The major labels' use of "most favored nation" (MFN) clauses in deals with download and subscription retailers are receiving increased industry scrutiny in the wake of New York State Attorney General

The major labels’ use of “most favored nation” (MFN) clauses in deals with download and subscription retailers are receiving increased industry scrutiny in the wake of New York State Attorney General Eliot Spitzer’s probe into digital music pricing.

Digital music service operators are privately complaining that the clauses, which dictate that a label cannot receive pricing terms worse than its competition, are a tool for defacto collusion by the record companies. Multiple digital retail executives polled by Billboard point to MFNs as one likely focus of the Spitzer investigation. Spitzer’s office declined comment.

In some cases, the clause allows labels to audit the terms of deals the retailers have with other record companies in order to ensure that they are receiving the best pricing terms possible, digital retail sources say.

Buzz about MFNs began swirling after venture capitalist Sean Ryan, a former Listen.com and RealNetworks executive who ran the Rhapsody subscription service, raised the issue in a recent post on his blog.

“I used to refer to it as the ‘Lazy Business Development’ clause since it effectively saves labels from actually negotiating the terms - they just claim MFN and do an audit once a year if they think a competitor is getting better terms,” Ryan said.

Ryan claims that the MFN issue is a bigger anti-trust issue than questions about the labels’ download wholesale prices, which all fall within a few cents of each other. Ryan says there isn't really a need for the labels to collude on pricing, because MFNs ensure wholesale parity. Digital retailers familiar with the situation say that the clauses are most prominently used by the labels in subscription licensing deals, where wholesale rates aren’t as strongly defined.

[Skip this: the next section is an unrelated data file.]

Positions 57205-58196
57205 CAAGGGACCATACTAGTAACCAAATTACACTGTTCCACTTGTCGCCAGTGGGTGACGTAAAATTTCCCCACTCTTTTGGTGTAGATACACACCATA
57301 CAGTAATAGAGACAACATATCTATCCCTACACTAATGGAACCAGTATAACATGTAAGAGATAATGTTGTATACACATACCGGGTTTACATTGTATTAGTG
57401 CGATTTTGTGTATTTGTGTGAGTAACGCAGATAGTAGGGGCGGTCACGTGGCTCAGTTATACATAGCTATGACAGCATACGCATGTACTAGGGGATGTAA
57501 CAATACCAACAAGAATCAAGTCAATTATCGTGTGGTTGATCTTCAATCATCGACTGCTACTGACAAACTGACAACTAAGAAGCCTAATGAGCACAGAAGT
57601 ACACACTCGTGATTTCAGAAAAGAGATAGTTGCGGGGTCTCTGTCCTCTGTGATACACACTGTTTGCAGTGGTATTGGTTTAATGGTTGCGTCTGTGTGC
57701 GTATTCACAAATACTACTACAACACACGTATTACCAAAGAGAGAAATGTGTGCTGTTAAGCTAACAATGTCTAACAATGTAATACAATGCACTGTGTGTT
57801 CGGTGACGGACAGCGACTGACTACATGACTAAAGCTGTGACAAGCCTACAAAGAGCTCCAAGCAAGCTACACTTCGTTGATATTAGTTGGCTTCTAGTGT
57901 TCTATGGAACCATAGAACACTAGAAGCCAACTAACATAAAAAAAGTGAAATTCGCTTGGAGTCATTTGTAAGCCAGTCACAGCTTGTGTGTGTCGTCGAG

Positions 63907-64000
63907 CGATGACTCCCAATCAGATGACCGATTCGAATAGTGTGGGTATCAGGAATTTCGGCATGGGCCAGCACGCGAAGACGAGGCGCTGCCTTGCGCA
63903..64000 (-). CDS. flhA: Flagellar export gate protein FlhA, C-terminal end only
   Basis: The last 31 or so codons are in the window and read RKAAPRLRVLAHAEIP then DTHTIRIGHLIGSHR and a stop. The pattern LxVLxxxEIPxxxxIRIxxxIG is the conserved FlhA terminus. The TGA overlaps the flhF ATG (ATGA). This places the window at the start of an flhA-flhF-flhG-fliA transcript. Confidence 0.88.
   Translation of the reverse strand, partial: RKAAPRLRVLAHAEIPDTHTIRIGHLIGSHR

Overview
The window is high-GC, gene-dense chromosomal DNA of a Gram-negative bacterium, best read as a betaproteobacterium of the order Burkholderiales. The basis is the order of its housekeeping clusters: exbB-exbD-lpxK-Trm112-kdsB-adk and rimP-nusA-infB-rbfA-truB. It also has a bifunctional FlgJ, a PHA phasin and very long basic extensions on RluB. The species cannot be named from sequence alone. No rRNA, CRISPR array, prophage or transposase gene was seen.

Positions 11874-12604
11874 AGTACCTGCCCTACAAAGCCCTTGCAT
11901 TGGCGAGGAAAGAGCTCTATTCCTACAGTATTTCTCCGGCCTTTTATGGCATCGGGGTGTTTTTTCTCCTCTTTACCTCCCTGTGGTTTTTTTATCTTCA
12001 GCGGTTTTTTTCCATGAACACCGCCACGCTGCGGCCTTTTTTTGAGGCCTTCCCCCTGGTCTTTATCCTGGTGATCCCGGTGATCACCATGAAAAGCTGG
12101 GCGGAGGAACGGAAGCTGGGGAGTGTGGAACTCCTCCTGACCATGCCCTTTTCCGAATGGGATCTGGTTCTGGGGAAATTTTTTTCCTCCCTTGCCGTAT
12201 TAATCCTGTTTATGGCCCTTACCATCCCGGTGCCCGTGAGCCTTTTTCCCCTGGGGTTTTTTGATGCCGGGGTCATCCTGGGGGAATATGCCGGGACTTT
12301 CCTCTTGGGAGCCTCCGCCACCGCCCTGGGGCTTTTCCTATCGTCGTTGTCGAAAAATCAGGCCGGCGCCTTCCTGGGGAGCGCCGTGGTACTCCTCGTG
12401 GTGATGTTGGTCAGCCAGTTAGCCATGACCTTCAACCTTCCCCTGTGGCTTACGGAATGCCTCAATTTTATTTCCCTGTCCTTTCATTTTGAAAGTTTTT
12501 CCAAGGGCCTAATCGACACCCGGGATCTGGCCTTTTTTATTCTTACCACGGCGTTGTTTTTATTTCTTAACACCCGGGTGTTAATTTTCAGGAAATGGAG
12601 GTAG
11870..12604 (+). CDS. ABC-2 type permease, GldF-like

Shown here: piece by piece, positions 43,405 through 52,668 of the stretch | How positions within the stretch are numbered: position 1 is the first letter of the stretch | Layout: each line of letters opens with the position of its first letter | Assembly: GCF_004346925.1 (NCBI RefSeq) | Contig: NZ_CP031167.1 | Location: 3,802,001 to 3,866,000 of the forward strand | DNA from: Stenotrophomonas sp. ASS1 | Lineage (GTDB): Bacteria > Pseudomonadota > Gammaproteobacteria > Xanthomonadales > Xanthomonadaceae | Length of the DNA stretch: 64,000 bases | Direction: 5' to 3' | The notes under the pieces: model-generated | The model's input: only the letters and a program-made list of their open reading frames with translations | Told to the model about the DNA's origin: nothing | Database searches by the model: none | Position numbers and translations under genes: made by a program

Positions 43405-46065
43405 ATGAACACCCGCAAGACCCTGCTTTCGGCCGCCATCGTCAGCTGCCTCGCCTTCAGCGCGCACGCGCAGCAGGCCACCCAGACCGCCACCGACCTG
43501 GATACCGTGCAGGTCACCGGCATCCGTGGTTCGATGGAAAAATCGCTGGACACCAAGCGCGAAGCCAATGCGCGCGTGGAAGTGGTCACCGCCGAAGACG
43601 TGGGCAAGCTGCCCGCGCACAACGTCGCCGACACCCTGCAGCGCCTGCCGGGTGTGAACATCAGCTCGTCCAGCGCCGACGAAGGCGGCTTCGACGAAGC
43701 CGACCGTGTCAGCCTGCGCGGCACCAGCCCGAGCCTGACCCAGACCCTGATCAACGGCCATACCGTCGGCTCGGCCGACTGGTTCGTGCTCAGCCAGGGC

Spitzer’s investigation into digital music pricing comes as the major labels are set to begin renegotiating their licensing agreements with Apple Computer. The majors are said to be looking to move to a variable pricing scheme in which hit tracks would be priced above 99 cents, and other tracks could be priced lower.

At least one unnamed digital service operator has been subpoenaed so far, and executives at virtually every retailer say they expect to be contacted by Spitzer’s office. Warner Music Group, EMI, Sony BMG and Universal Music Group all reportedly have been issued subpoenas as part of the inquiry.

Label sources maintain the investigation is off the mark.

“He’s really got it totally wrong,” says one major label exec who was directly involved with the licensing negotiations for digital services like iTunes, Napster and Rhapsody. “That it’s a monolithic price is totally false. I know (different labels) charge different prices.”

This isn’t the first time a government agency has looked into digital music pricing practices. In 2001, the U.S. Department of Justice initiated a two-year investigation in the matter. No anti-trust charges were ever filed. The case was dropped in 2003.

Additional reporting by Antony Bruno in Los Angeles.

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